Some users mysteriously locked out of Apple accounts

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Locks 1
It's not yet clear why this has happened.
Photo: William Avery Hudson/Flickr CC

Multiple users have reported being locked out of their Apple devices, receiving messages stating that: “Your Apple ID has been locked for security reasons. To unlock it, you must verify your identity.”

There appears to be no pattern to the users receiving the message, in terms of their prior actions. It could be a fault on Apple’s part or, potentially, something more malicious like an attempted brute force attack by hackers.

Apple apologizes after Apple IDs stolen in China

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Alipay
Apple IDs were used to steal money from accounts.
Photo: Alipay

Apple has issued an apology after a number of customers in China had their Apple ID stolen and used by thieves to take money from paired mobile payment services.

In a statement to the Wall Street Journal, Apple said that it is, “deeply apologetic about the inconvenience caused to our customers by these phishing scams.” It noted that this incident affected a “small number” of users.

Stolen Apple IDs reportedly used for Chinese mobile payment thefts

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Alipay
Alipay is one of the mobile payment services where users have reportedly had money taken.
Photo: Alipay

Hackers in China have used stolen Apple IDs to make off with cash from customers’ Alipay and Tencent accounts, two popular Chinese mobile payments service.

In a post on Weibo, Alipay said that it has contacted Apple to determine the exact details of the breach. It also warned that users who have linked their Apple IDs to mobile payment services should lower their transaction limits. Tencent has also gotten in contact with Apple.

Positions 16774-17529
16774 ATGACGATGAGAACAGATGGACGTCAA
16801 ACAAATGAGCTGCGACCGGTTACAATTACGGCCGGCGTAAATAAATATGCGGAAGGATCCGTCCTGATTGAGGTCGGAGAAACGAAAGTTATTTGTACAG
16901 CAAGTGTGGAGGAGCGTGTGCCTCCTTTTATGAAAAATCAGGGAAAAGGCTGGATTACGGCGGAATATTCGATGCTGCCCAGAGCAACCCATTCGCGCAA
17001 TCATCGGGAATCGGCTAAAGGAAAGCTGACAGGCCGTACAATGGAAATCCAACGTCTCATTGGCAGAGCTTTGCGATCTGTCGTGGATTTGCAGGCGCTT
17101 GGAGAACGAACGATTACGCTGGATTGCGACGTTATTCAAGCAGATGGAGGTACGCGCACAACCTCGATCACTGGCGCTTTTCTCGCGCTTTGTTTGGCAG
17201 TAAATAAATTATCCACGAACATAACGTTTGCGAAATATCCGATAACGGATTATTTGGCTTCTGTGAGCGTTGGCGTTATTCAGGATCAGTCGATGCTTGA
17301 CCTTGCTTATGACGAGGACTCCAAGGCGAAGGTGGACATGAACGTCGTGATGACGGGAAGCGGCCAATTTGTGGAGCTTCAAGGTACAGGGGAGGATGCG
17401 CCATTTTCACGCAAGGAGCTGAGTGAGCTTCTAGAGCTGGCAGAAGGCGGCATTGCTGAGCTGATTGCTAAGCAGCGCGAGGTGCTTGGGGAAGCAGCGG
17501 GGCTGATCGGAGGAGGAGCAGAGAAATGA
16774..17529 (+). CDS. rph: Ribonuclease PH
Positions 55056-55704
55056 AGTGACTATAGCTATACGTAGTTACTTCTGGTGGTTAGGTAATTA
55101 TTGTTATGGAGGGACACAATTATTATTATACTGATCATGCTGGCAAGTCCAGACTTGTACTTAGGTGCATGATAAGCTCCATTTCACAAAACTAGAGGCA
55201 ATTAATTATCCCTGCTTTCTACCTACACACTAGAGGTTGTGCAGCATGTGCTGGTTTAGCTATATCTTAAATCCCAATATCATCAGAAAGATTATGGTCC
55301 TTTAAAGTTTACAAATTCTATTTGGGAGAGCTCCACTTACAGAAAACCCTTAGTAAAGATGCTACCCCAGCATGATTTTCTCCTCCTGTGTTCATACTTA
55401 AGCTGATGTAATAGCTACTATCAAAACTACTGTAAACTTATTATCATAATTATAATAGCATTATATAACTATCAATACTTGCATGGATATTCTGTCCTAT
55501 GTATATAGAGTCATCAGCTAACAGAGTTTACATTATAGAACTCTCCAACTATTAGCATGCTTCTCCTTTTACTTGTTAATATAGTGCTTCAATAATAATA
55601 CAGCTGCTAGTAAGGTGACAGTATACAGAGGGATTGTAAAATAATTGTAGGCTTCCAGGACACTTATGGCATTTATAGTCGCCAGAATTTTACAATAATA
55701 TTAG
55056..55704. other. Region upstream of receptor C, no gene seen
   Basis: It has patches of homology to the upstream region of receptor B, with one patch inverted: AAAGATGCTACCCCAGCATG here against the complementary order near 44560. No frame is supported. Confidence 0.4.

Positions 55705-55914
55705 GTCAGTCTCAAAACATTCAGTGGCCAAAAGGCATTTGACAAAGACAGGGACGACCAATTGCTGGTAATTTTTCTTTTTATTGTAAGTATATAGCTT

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Apple Data and Privacy website
Apple’s new Data and Privacy website has all the tools you need.
Photo: Apple

iOS developers get new tools that let you download and delete iCloud data

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Apple takes privacy seriously
A pop-up in iOS 11.3 gives Apple's commitment to privacy.
Photo: Ed Hardy/Cult of Mac

Apple is giving developers new tools that will allow iPhone and iPad users to download and delete any personal information being stored in iCloud.

Developers received word of the new tools today which were created in order to help developers comply with the EU’s General Data Protection Regulation that goes into effect this May. The new laws mean developers will be forced to comply anytime a customer requests to access manage, restrict or delete personal data.

You can soon see (and delete) everything Apple knows about you

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Apple takes privacy seriously
A pop-up in iOS 11.3 gives Apple's commitment to privacy.
Photo: Ed Hardy/Cult of Mac

Apple will soon let you download all the information it has stored about you, modify it, or even delete it. The privacy change is required by a new European law, but is also in-line with Apple’s policy to not spy on its customers. This sets it apart from rivals like Google and Facebook.

Cult of Mac Magazine: Why you shouldn’t trust every Apple ID prompt, and more

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Although the popup will look exactly the same, it could be a phishing attempt. It’s incredibly easy for developers to implement popups.
Photo: Ste Smith/Cult of Mac

It’s not uncommon to see a random popup that asks you to “Sign In to iTunes Store” on iOS. They sometimes appear unexpectedly, but they’re usually genuine. There is a chance that the app’s developer is phishing for your Apple ID password. We’ll show you an easy trick to distinguish legit popups from phishing attempts.

In this week’s issue, you’ll find that story and more. Find out Apple Watch Series 3’s innovative eSIM works. Check out five ways to quickly switch apps on iPad with iOS 11. Don’t miss your last chance to win an a free iPhone 8, and more. Get your free subscription to Cult of Mac Magazine from iTunes. Or read on for this week’s top stories.

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Not all Apple ID prompts are created equal.
Not all Apple ID prompts are created equal.
Photo: Jan Vašek/Pixabay CC